Hot on the heels of Monet in Giverny, this summer the Cincinnati Art Museum showcases the life and legacy of pioneering African American artist Henry Ossawa Tanner in Henry Ossawa Tanner: Modern Spirit. A full-scale retrospective, Modern Spirit is a provocative examination of one man’s journey to discover a pictorial language capable of expressing an intense religious feeling.
Born in 1859, the son of an African Methodist Episcopalian minister and an escaped slave, Tanner professed an interest in art at age 13 after witnessing a painter at work in Fairmount Park near his Philadelphia home. Tanner’s father, keen to discourage his son’s interests, hoped that he might find more conventional employment. But by age 21, Tanner had enrolled at the highly regarded Philadelphia Academy of the Fine Arts under the tutelage of the great realist Thomas Eakins.
Tanner’s earliest works in Modern Spirit reveal a competent, if unremarkable talent. Originally intending to pursue wildlife painting, Tanner’s “Pomp at the Zoo,” a picture featuring a caged lion pawing at a hanging slab of red meat while surrounded by darkly dressed onlookers, is frankly a pretty lousy painting. But the young Tanner was a quick study, and later works such as “Boy and Sheep Under a Tree” and “Study for Androcles” display flashes of brilliance.
Eventually settling down in Georgia in 1888, Tanner took up a two-year post at Clark College. Like the early works from his Academy days, the paintings on display from this period are little more than a hodgepodge of nondescript landscapes, such as the lackluster “Mountain Landscape, Highlands, North Carolina.” It is not until Tanner’s 1891 sojourn to Europe, financed by the sale of work from his first solo show held here in Cincinnati, that his painting truly springs to life.
Enrolling at the Academie Julian in France, Tanner’s quest for a personal vision of art began in earnest and it was around this time that he created two of his most iconic works, “The Banjo Lesson” and “The Thankful Poor,” both of which are tragically absent from the current exhibition.
Instead, Modern Spirits’ first great work is “The Resurrection of Lazarus,” a golden-hued masterpiece which garnered the artist a third class gold medal at the 1897 Paris Salon.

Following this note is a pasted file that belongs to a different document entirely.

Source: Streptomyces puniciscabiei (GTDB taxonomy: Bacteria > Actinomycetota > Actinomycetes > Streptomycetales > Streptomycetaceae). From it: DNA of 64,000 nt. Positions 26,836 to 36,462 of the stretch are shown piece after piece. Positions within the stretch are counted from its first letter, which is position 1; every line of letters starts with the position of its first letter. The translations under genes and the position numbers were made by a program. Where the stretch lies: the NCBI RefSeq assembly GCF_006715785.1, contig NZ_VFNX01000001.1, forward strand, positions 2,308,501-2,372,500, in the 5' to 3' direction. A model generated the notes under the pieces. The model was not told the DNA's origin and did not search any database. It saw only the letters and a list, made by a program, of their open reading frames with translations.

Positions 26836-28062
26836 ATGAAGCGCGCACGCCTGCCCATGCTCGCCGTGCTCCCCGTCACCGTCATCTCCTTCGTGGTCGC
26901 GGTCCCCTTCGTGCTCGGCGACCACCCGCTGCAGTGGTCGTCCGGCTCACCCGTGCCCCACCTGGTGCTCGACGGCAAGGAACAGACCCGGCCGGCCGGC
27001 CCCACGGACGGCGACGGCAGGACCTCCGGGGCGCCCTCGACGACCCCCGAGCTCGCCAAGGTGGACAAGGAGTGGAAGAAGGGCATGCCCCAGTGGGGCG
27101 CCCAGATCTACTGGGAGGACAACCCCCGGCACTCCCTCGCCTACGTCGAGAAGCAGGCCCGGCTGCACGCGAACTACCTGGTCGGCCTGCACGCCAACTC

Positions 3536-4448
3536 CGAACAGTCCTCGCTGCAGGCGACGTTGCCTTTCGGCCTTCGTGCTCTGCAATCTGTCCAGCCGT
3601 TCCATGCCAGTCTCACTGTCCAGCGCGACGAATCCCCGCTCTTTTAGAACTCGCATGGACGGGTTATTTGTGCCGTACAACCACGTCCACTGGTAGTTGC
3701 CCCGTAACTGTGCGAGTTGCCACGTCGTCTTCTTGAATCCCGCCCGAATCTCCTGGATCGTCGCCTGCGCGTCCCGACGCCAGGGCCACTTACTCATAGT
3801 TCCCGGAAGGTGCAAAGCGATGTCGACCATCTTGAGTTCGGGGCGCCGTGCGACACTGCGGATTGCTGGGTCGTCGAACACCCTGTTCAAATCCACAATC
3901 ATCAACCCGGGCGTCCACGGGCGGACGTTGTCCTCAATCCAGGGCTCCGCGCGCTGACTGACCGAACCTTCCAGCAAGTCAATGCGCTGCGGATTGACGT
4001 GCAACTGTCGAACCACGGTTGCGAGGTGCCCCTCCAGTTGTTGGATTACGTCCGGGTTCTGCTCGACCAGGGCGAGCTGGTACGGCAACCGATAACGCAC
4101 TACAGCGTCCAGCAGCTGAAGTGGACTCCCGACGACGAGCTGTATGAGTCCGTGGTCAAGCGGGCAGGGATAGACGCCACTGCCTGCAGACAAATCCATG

In “Christ and His Disciples on their way to Bethany” we encounter an ethereal scene dominated by the full moon beaming in the night sky. The spiritual and symbolist overtones that blanket the dreamy landscape on which Christ and his disciples walk feel truer to an experience of God in nature than any of Tanner’s more formal depictions of Biblical stories, though his take on the “Annunciation” is packed with real drama.
The evening scene, clearly a favorite, eventually comes to dominate Tanner’s works, his use of blue becoming so prevalent that one wonders if Tanner has forgotten about the other colors on his palette. But quiet evocations of French provincial life such as the intimate “Fisherman’s Devotions, Etaple” or the weathered “The Fisherman’s Return” appear as gauzy azure memories frozen in time. Intensely aware of his own surroundings, Tanner records the activities of workers, peasants and fisherman and imbues them with a sense of spiritual dignity.
Unlike the many painters of the era, Tanner didn’t directly engage with the formal developments of modernist painting. Undoubtedly aware of the efforts occurring around him, Tanner held fast to his interest in Christian themes but incorporated some experimental approaches to constructing the picture’s surface. Often combining oil and tempera to create lavishly textured surfaces as in his seriously gnarly 1925 piece “Flight into Egypt.”
It’s worth mentioning that Modern Spirit is organized thematically rather than chronologically. That’s certainly a hot curatorial trend these days, but it’s problematic for those interested in Tanner’s development as a painter. Once the show’s emphasis shifts to Tanner’s European works we frequently get a strange brew of salon-style academicism and impressionist-inspired paint handling displayed side by side in the same room. That may not perturb the average museumgoer, but I found it incredibly irritating.
Modern Spirit reveals Henry Ossawa
Tanner to have been a thoughtful and capable painter, and his drawings
would give even Ingres a run for his money. While “The Resurrection of
Lazarus,” “The Annunciation” and “Christ and His Disciples” are
undoubtedly amazing, the truth is, there is a lot of forgettable work
here as well. Is this retrospective the best representation of Tanner’s
oeuvre? I’m not convinced.
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